Bristol virginia utilities shows culture of corruption, entitlement and greed news circle k gas station locations


Court records depict one case in which some top BVU executives and board members took a weekend trip to Texas, where they relaxed in hotels, dined in restaurants, rode in limousines and watched the NFL’s Dallas Cowboys from luxury skybox seats at AT&T Stadium, all courtesy of a company awarded a $4.5 million contract from the agency.

Rank-and-file employees picked up at least $48,000 total in untaxed bonuses paid as gift cards and cash. Top executives received country club memberships valued at $70,000 , fully loaded GMC Yukons for personal use, and car allowances. Those extras weren’t taxed either.

So far, just one official has pleaded not guilty. In February, a federal jury in Abingdon convicted Stacey Pomrenke, the utility’s former chief financial officer, on 14 of 15 counts, including extortion, wire fraud, federal program fraud and conspiracy.

She is scheduled for a criminal contempt hearing in June on charges she contacted witnesses during her two-week trial. The hearing is expected to coincide with her sentencing. Pomrenke faces a total of up to 210 years in prison and $3.5 million in fines, said Assistant U.S. Attorney Zachary Lee.

Formed in 1945 and made over in 2010 as a nonprofit state authority, the utility was once one of the most sought-after employers in Bristol, a city of 17,000 on the Tennessee border. The Institute for Local Self-Reliance hailed BVU, along with utilities in Chattanooga, Tennessee, and Lafayette, Louisiana, as offering one of “the best broadband networks in America.”

Since leaving town years before, he’d obtained a college degree in engineering at Virginia Military Institute, served five years active duty in the U.S. Navy (and more in the Naval Reserve), added a law degree from the University of Virginia and worked as in-house counsel at Mead WestVaco.

On March 26, 2015, two successive BVU vice presidents of field operations pleaded guilty to accepting kickbacks from BVU contractors. Robert J. Kelley Jr. pleaded guilty to money laundering, defrauding the IRS and conspiring to commit mail fraud. His successor, David Copeland, pleaded guilty to money laundering and conspiring to commit wire fraud.

Copeland followed Kelley at BVU in 2009. He acknowledged approving $143,000 in false invoices for work that ETI never performed and collected $40,000 in cash, according to court records. The source of the money used to pay the contractor was a grant BVU received from the Virginia Tobacco Commission.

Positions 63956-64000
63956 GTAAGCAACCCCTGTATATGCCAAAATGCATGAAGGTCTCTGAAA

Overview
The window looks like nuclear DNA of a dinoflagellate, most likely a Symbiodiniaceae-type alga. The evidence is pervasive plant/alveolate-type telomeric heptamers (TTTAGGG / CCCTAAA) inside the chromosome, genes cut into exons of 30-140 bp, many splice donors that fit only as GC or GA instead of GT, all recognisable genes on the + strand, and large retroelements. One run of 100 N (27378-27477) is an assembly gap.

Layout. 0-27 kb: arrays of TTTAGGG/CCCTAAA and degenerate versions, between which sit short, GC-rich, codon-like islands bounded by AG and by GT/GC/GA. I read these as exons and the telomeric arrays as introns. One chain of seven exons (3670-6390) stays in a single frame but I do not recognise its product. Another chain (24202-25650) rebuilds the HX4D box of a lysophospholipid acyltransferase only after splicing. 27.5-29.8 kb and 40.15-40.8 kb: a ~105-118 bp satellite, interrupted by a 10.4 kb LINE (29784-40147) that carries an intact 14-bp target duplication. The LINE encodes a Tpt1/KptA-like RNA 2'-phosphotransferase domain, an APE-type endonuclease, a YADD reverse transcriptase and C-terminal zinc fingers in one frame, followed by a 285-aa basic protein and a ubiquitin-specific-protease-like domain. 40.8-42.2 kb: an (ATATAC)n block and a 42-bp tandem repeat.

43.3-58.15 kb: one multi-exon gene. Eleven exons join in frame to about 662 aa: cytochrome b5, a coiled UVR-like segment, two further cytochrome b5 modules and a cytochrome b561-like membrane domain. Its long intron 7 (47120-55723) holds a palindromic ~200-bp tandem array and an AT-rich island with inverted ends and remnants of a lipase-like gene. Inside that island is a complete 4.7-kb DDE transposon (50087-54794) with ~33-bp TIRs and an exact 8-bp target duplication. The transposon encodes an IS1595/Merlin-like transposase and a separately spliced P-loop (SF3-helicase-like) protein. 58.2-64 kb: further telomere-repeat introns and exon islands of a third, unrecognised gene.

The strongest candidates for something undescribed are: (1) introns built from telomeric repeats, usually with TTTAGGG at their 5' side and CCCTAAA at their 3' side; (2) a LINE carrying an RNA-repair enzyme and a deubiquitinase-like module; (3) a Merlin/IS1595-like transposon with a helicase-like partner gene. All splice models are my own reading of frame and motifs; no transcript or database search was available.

On April 6, 2015, guilty pleas from two BVU contractors followed. James Todd Edwards, the owner of Edwards Telecommunications, pleaded guilty to conspiring with both Kelley and Copeland. A second contractor, Michael Albert Clark of Colbert, Georgia, pleaded guilty to conspiring with Kelley in a separate kickback scheme.

Rosenbalm also admitted he’d failed to report as income such benefits as the country club membership and BVU vehicle allowance. He also acknowledged circumventing federal tax withholding regulations to pay unreported bonuses to BVU employees.

On Oct. 26, Paul Hurley, a former BVU board chairman, pleaded guilty to mail fraud and perjury. Those charges stemmed from thousands of dollars in Bristol Motor Speedway race tickets BVU purchased from 2009 to 2014 as economic development incentives.

But the evidence painted another picture. Prosecutors produced emails Pomrenke sent contractors requesting tickets to pro football and baseball games and other sporting events. In one, she expressed disappointment she couldn’t get luxury skybox tickets to Keeneland, a thoroughbred horse-racing track in Lexington, Kentucky. The contractor could get only grandstand tickets.

“The Judicial Panel of the Graduate Honor System met on March 6, 1998 to hear the charge against you of cheating in the course ISE5015, Management of Change, Innovation and Performance in Organizational Systems. The Judicial Panel found you guilty of the charge of cheating.”

The statement of facts in his guilty plea included transcribed conversations from the board’s private Sept. 16, 2013, meeting. That’s when members discussed the fate of Rosenbalm and the fact that he’d solicited Cincinnati Bengals tickets from a BVU contractor.

“You know the problem is, if, and what worries me about our liability is, if you give this to Randy Ramseyer at the U.S. Attorney’s Office … he’s going, he’s going all over it … so we have to be careful about what we say coming out of this board, ’ cause if you give it to the U.S. attorneys, political corruption … that’s their thing.”